“Lajtha László” Foundation

The ‘László Lajtha’ Foundation began its functioning in Sepsiszentgyörgy as an independent and non-political institution in July 1992, with the declared objective to sustain the traditional folk music and folk dance movement. Up until now, during its activities the foundation managed to usefully activate in conformity with these objectives. Besides its occasional activities the foundation organizes two very successful programs held regularly on a yearly bases.

The Folk Dance and Music Meeting from Sepsiszentgyörgy are representing one of the last garrisons of the Transylvanian folk culture. Their role is twofold: on one side, they offer a possibility for gathering a big amount of inestimable folk art material for both amateurs and professionals and they record and keep alive the passing on of the folk dances and music among different generations, on the other. They create a meeting opportunity among professionals, informants and regular people, playing the role of a folk art ambassador. With the programs offered they acquaint our traditional folk culture and treasures with the citizens of our town and with our guests, as well. The meetings, through their programs, opened for everybody, are first of all addressed to the citizens of the town, but they also offer an opportunity for creating connections and friendships with the several guests invited.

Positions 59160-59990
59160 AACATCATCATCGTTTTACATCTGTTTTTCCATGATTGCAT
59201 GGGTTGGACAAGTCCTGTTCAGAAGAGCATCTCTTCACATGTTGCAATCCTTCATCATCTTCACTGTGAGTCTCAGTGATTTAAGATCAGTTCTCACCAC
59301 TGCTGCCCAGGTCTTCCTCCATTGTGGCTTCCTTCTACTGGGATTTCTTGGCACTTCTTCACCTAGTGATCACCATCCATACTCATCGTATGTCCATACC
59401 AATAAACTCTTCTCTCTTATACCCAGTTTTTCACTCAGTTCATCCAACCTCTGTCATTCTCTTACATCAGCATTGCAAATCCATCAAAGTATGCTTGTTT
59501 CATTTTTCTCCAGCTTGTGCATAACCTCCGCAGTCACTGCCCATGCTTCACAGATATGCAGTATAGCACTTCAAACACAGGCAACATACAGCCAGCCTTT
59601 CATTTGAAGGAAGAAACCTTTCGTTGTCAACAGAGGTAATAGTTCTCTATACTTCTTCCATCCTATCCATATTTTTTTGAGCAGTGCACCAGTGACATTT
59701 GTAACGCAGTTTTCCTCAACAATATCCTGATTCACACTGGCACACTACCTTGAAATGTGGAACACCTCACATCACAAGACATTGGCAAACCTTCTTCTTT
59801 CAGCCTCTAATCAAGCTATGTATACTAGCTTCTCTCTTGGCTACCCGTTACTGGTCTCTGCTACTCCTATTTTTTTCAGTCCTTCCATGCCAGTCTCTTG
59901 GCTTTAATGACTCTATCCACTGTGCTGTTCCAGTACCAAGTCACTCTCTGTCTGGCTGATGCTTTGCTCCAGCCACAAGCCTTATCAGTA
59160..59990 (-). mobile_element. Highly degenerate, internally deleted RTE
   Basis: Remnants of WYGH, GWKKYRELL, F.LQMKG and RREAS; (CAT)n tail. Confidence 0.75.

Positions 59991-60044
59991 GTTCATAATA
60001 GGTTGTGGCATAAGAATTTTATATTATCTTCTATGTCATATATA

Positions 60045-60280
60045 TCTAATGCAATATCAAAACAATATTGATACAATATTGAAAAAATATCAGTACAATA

The programs offered for children in the framework of the Folk Dance and Music Meeting are representing an educational opportunity. The children can learn about our culture and folk art not in a overburdening way, but can get acquainted with the material and spiritual values of our folk culture in a way similar to playing games.

The Roma (Gypsy) Folklore Camp from Kommandó was born with the objective to help those interested in getting acquainted with the culture of Romany (Gypsy) people, as well as, to offer an insight into their peculiar and anachronistic way of life and daily existence.

It is a well-known fact that their folklore preserved not only its own particular elements, but also the long forgotten customs, belief, music and dances of the surrounding ethnical/national groups. Getting familiar with their specific world and way of thinking, hearing their music and learning their songs and dances leads to the capacity of understanding them easier, to seeing them from a different angle, all representing a first step towards mutual acceptance.

During the one-week camp the participants can listen to presentations about the Roma (Gypsy) ethnic group, can learn some of their songs and dances and more importantly can live together on the camp area with the Roma (Gypsy) performers (dancers, musicians) invited and in the evening can talk or dance by the fire.